PK Rocket Monster features:
•Voice matrixing for over one thousand possible resultant combinations.
•”Sweep” control which uses formant shifting for even more timbre flexibility or for drama-intensifying uplifter /downlifter effects (tee hee).
•”Pulse” which arpeggiates the Alter Voice to modify the Primary Voice’s tone rhythmically.
•Pre-calibrated one-knob “ee queue” for quick tone polishing.
•”Grain Amp” for junky chunk.
•”Redrive” for buzzy bite.
•”Space Trail” which dials in metallic ping verb.
The instrument is provided for you in a live set. Once you install it and open it in Ableton, simply drag the rack into your user library in the browser (or hit the little “disk” icon) to save it wherever you want. The samples will be automatically imported into your library for immediate use in any project.
Requirements: Ableton Live Suite, version 9.7+
File Size: 6.36MB (10.4MB unpacked)
On a whim, i made a series of effects based on terms from this silly turboencabulator video:
Grab the effects for Ableton Live FREE via isotonik studios.
For more history on the Turbo Encabulator, check this out.
Update: Huge thanks to Ableton for sharing the Turboencabulation pack for “FreeStuffFriday”! I love you, Ableton! Side-fumbling has indeed been effectively eliminated.
Due to an increasing upcoming workload, we’ve decided to release the freeVST racks all at once, instead of in monthly batches as originally planned. That’s over four-hundred and twenty individual racks now available! Talk about an expanded toolkit.
These are “default/template” audio effect racks for many different plugins which are available publicly for free in 64-bit. You simply load any of these Ableton racks, and it loads its corresponding plugin (assuming it’s installed). Each rack includes help text which will be shown when hovering over macro controls.
Most of the plugins we have racks available for have 32- bit and mac versions as well; however, some are 64-bit or windows-only. Mac-only and AU plugin racks are planned for a future update. FreeVST racks here will be updated periodically as necessary to reflect developer updates. If you know of a free vst developer we missed or encounter any issues, please leave a comment.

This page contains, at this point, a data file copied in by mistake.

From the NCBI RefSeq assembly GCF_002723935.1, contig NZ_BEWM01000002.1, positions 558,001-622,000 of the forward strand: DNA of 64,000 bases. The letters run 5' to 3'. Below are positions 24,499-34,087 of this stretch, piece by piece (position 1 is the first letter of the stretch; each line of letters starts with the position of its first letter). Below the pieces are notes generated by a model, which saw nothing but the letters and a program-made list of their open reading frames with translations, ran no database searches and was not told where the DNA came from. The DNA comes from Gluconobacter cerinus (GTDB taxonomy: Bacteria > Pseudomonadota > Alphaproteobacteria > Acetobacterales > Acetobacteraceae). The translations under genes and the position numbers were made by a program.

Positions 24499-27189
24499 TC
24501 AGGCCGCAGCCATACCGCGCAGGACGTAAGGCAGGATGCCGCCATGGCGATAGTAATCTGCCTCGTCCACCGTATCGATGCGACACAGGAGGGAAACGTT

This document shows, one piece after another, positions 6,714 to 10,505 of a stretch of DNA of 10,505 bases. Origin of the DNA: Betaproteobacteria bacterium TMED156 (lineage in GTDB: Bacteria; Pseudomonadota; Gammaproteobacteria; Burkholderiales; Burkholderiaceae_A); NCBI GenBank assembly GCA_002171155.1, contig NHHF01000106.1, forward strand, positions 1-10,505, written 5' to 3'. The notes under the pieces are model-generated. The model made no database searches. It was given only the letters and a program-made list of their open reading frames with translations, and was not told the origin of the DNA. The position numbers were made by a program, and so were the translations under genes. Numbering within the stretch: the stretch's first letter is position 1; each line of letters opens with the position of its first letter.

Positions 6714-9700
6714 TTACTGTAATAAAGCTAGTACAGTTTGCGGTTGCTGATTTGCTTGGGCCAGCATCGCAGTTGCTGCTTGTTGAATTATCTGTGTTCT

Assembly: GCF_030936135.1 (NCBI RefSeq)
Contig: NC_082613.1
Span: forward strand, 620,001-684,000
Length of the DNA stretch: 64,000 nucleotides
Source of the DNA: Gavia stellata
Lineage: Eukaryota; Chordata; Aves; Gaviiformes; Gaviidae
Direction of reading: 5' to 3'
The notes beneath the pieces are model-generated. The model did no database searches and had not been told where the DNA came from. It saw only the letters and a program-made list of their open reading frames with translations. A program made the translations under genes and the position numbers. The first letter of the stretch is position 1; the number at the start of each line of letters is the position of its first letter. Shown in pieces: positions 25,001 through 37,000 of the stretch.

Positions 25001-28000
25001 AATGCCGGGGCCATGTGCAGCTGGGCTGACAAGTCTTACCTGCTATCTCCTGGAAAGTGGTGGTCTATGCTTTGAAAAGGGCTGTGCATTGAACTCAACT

ABLETON LIVE 9.6 required (Intro, Suite, or Standard).
Yes, you can even use all of these racks with Live 9 Intro!
As you may have noticed, i have random ideas all the time. It’s just a matter of finding the physical time to implement them. One idea i had which didn’t take super long to implement was to make effects based on the “Special Zone“ (aka “Special World”, “Star World”) levels from Super Mario World on the Super Nintendo. I grew up playing and loving NES and SNES and so get all predictably nostalgic over such things, as many people in my age range tend to (thus the almost-nauseating overpopularity of 8-bit retro throwback stuff currently).
I tossed the idea of effects based on the “special zone” levels at AfroDJMac to see what he thought, knowing that he’s somewhat into retro video game stuff too.
One thing led to another and another and… well, just that one thing, actually. It was pretty straightforward.
So now you have The Special Zone Pack for Ableton Live. <- Click that to go to AfroDJmac’s site to read about / grab.
Super, super huge thanks to AfroDJMac for hosting this pack! If you browse around his site, you will find a near-limitless supply of amazing, weird goodies.
SO my friend mobdividual lent me a couple of microcassette players in order to import an old microcassette tape i found. It turns out the cassette was the very same used to record samples on this classic record. Neato!
BUT THEN i decided to also record the sound made when the tape player was playing a blank tape through the larger tape transcriber. It’s a nice, warm, rich, subtle hiss and hum. By varying the tone and speed controls in a methodical, timed manner, and crafting a sampler rack to play slices according to their timbre, you have a variable instrument you can use to recreate a range of tonalities. For extra swag, you could, for example, match the root note of the hum (by ear) to the key of your song.
I also created an instrument which plays in-pitch with whatever MIDI note you play, allowing for tape noise which follows a melody, hybridizing past/analog and future/digital techniques.
Lastly, there is a “stop clicker” percussion rack which can be used for nice analog clicking noises when you need them.
These instruments are available absolutely for free via Subaqueous, who also makes a vast assortment of mysterious and useful Ableton Live tools, from MIDI tools for compositional purposes to crafty effects and exotic instruments, as well as some deliciously tasty music.